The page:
E. F. Hutton & Co.'s top attorney confirmed on Capitol Hill yesterday that he refused to write an opinion on the legality of the brokerage firm's cash management system, including the issuing of checks on accounts with zero or negative balances.
Arthur Andersen & Co., Hutton's independent auditor, requested the written opinion at a meeting with Thomas W. Rae, Hutton's general counsel and executive vice president, in March 1980. That was four months before the period covered by a 2,000-count criminal check-kiting charge to which Hutton pleaded guilty in May.
The House Judiciary subcommittee on crime released an Andersen memo on the meeting, which an Andersen spokesman said yesterday was a "routine" effort to get a better grasp of Hutton's cash-management procedures. The memo also cited a 1978 court ruling in which a California company was "found criminally at fault for writing checks in excess of book and bank balances."
Rae told the subcommittee that up to the time of the meeting, he had not heard of "any impropriety" in the system, which had been in effect for 2 1/2 years, or of a complaint "in any way, shape, or form." His testimony accorded with the Andersen memo's account of his remarks at the 1980 meeting.
After the discussion, the memo said, Andersen partner Joel Miller "requested that Tom Rae render a written legal opinion stating that Hutton's activities in this don't present any potential legal problems." Rae declined on the spot, saying that the banks "are fully cognizant of Hutton's procedures, that this is an accepted banking practice and that there is no question as to the propriety. . . . "
In these circumstances, Rae told subcommittee Chairman William J. Hughes (D-N.J.), his oral opinion sufficed. He said he viewed writing an opinion as "an annoyance" and an "imposition on my time." He also testified that the 1978 court ruling dealt with conduct "totally dissimilar" to Hutton's.
The Andersen memo concluded by noting that Miller had said he would discuss the matter with his partners, "whose clients include major money-center banks to ascertain what the banks' 'point of view' is regarding" the issuance of checks on accounts "with no book balances."
Yesterday, the Andersen spokesman said that Miller had in fact followed up and found the situation to be "basically consistent" with Rae's report.
Even if none of the approximately 400 banks in which Hutton had accounts had no complaints at the time, many complained later that they had been deceived into making huge no-interest loans, and some refused to do further business with Hutton. Hutton has agreed to create an $8 million reserve to make restitution to banks.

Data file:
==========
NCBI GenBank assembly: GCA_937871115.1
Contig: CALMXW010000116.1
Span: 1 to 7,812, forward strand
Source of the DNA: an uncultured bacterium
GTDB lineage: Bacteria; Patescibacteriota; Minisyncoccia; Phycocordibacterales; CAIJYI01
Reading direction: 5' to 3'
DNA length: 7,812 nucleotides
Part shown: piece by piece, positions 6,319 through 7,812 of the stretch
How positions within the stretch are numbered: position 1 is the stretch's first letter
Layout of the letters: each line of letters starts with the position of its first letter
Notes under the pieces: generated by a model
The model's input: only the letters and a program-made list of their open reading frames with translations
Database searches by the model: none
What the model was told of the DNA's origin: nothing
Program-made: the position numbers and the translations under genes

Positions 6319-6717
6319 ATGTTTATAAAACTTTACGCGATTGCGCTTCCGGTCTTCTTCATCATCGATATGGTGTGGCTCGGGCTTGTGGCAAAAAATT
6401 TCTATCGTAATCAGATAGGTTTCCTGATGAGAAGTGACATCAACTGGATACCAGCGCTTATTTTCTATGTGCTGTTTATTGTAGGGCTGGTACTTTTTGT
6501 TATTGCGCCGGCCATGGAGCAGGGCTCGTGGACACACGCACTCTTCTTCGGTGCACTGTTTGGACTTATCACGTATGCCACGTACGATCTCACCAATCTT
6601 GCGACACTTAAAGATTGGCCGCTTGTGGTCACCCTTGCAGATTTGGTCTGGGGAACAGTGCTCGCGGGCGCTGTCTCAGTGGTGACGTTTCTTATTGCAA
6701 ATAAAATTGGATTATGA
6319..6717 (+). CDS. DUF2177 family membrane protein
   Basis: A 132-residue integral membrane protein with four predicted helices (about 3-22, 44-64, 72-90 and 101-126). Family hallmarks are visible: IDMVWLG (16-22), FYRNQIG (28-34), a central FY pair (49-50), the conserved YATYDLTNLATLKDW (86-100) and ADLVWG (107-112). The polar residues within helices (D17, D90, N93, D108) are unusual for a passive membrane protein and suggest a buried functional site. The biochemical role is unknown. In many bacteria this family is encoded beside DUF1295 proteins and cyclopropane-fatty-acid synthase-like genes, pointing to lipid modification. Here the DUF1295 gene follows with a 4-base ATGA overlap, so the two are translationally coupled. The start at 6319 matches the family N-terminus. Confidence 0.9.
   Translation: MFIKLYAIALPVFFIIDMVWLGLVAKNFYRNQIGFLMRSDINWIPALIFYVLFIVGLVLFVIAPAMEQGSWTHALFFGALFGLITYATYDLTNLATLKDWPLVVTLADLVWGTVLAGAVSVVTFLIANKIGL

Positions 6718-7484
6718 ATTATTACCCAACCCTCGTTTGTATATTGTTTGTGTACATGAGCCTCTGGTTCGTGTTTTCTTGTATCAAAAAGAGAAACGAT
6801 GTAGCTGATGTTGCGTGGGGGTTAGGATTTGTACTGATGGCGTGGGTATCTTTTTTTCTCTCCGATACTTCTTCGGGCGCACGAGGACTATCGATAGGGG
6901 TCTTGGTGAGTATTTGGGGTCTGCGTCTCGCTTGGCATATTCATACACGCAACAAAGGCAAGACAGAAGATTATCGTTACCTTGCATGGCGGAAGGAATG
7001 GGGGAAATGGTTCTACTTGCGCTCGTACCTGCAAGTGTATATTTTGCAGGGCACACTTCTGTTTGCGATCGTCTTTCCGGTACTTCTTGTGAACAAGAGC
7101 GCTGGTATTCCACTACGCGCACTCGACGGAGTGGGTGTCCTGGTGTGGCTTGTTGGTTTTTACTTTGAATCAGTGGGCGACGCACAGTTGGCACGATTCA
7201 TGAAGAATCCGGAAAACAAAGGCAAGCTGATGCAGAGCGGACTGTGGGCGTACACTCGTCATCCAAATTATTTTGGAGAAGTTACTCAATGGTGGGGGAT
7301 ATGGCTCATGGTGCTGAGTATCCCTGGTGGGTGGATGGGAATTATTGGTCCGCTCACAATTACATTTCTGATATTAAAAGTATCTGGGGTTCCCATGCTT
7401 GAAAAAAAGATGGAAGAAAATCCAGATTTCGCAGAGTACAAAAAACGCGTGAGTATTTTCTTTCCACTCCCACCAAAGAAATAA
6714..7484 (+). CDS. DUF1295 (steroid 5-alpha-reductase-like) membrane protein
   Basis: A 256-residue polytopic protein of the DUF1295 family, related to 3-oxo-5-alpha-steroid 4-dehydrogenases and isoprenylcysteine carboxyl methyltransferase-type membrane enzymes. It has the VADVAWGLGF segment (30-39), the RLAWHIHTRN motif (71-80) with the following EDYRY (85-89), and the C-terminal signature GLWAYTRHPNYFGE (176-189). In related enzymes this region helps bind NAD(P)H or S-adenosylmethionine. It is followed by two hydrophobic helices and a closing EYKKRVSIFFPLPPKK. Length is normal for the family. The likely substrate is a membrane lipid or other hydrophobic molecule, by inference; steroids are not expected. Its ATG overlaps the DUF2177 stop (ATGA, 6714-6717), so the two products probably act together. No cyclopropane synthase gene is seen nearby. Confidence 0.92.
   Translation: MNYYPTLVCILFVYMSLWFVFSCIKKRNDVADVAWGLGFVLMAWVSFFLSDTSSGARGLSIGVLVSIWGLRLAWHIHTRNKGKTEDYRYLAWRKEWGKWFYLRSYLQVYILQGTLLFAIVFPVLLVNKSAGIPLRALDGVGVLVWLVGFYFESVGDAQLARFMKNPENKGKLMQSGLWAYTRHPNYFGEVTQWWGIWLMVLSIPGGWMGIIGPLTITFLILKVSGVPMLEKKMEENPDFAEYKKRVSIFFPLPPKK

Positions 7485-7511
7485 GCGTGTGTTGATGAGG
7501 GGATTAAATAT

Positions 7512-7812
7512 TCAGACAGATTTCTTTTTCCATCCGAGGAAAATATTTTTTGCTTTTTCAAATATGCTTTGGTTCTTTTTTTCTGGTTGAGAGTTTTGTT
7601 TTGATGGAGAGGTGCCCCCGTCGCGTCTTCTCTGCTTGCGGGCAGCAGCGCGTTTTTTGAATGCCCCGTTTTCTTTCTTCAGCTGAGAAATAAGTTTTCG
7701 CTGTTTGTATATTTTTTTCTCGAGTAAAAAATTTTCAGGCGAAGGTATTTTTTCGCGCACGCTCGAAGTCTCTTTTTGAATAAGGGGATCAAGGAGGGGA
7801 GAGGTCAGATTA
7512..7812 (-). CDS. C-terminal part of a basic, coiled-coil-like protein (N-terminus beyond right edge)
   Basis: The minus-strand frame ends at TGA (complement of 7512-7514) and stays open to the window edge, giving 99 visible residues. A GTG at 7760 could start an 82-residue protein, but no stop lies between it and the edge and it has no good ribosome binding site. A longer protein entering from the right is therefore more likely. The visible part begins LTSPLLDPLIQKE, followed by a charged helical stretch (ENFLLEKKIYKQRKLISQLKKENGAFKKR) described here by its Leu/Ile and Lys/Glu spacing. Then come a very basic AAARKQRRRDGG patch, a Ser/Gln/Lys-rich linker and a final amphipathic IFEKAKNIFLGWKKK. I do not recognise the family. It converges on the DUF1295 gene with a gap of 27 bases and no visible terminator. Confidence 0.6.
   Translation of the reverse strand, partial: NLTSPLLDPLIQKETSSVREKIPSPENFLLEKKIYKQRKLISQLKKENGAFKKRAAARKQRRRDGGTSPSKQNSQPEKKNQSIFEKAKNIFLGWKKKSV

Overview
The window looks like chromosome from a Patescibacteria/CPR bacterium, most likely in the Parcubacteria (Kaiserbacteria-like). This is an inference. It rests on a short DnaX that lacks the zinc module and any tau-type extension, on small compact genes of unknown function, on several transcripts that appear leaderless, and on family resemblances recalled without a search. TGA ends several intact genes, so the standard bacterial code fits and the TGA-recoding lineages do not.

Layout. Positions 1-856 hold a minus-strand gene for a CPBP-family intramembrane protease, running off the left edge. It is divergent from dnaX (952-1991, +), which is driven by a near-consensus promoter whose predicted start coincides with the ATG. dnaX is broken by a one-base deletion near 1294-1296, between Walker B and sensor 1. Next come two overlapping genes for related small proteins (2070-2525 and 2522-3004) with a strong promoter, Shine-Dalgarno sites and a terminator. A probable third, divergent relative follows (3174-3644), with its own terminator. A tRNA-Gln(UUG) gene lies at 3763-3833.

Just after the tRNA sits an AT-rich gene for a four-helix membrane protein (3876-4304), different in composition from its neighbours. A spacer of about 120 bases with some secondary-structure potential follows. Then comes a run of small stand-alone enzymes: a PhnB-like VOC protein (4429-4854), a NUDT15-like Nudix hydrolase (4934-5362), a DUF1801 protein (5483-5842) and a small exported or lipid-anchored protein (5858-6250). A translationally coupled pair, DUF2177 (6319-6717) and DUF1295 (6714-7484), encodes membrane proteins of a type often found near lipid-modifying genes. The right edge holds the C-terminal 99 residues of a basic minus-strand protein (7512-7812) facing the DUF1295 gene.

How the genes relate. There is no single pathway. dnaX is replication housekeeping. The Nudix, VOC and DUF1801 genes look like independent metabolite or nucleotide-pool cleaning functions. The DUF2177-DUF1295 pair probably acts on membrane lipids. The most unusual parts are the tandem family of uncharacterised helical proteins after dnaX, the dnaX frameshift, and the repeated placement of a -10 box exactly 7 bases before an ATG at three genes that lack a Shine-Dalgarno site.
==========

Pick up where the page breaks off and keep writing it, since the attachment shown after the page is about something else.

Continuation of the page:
In a new case disclosed by the subcommittee, the Commerce Bank of Kansas City, Mo., told Hutton Executive Vice President John Latshaw that its loss on Hutton accounts in the first 10 months of 1981 totaled $210,310. The bank billed Hutton, protesting that the brokerage firm had not made good on its numerous assurances that the accounts would be restored to profitability.
The Missouri bank memo was covered by the sweeping subpoena for Hutton documents served by the subcommittee in early June, but the staff received it only last week in an interview with a Hutton regional official.
Rep. Bruce A. Morrison (D-Conn.) termed it "unacceptable" that the document should turn up so late and in such fashion. "That's not the cooperation that was promised" by Hutton, he said. Rae said he was "unacquainted" with the reasons the document hadn't been supplied earlier.
Hutton Chairman Robert M. Fomon pledged a month ago that Hutton would "cooperate fully" in the subcommittee's investigation and testified yesterday that "we have kept our pledge." He and Rae said that documents supplied Thursday and yesterday brought the firm into overwhelming compliance.
Subcommittee members and Assistant Attorney General Stephen S. Trott wrangled about whether the Justice Department would violate grand-jury secrecy by turning over documents sought by the panel. Under a potential partial solution proposed by Rep. Romano L. Mazzoli (D-Ky.), Hutton would ask the federal judge in the case to return its papers, copy them at its own expense, and turn the copies over to the subcommittee.